JASON Quigley has taken California by storm in his first few months as a professional boxers.
The Ballybofey man is gearing up for his third pro fight in Boston on October 30 having won his opening two bouts, against Howard Reece in July and Fernando Najera in August. In the days after his TKO win over Najera at The StubHub Center in Carson, Quigley returned home to Donegal, but is now set to fly back to America’s west coast in preparation for his next assignment.
Quigley has kept up his training regime in Ballybofey alongside his father and coach Conor. The duo will return to action in America in the coming days ahead of the Boston bout, a fight that is expected to draw a capacity crowd to the Plymouth Memorial Hall.
Fighting out of the Golden Boy Promotions Stable, owned by boxing legend Oscar De La Hoya, Quigley is also aligned to Sheer Sports Management, whose trainer Courage Tshabalala has high regard for Quigley’s rising status.
“Quigley really impressed me from the get-go,” Tshabalala said in an interview this week.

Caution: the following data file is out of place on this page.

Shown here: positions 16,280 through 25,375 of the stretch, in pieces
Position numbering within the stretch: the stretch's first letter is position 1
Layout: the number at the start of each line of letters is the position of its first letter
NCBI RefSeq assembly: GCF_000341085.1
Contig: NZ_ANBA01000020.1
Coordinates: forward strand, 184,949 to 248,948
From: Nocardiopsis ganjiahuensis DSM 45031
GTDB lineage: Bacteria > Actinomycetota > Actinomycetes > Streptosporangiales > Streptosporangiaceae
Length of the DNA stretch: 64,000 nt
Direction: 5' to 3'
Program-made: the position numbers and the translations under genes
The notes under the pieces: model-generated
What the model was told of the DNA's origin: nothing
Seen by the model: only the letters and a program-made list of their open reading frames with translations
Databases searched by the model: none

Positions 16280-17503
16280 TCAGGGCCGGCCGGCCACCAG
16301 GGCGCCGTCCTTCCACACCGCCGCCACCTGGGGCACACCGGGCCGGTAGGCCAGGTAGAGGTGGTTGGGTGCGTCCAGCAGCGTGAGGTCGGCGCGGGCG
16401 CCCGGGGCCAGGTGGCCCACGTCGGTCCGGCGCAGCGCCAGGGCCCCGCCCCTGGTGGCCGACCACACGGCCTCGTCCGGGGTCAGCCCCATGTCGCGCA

“(He) came over here from Europe and really had to prove himself in the gym. He has everyone in the gym looking at this clean-cut guy but he quickly showed why he is such a prospect.
“He was more than they could handle. He is signed with Golden Boy [Promotions] but is working with us.
“We have a good group here and it’s only going to get better and stronger.”
Tshabalala is of South African origon and is a former heavyweight boxer himself who recorded 26 wins in 30 fights himself, 22 of them by knockout, and has come up against former world champion Oleg Maskaev.
Tshabalala has sparred with the Klitschko brothers, Vitali and Wladimir, and knows the sport inside-out.
He believes Quigley is in good hands with Sheer Sports, formed by Ken Sheer.
Tshabalala said: “Ken wants to build a relationship with the fighters. He wants to get to know them as individuals. He wants to see them succeed in the ring and out of the ring.
“He really does care about the fighters he signs. He knows building that trust in the relationship is vital to allow the fighters to be able to put 100 per cent of their focus on training. They can relax and focus because they have trust and belief in who is handling them. They know that part of their career is being taken care of.”
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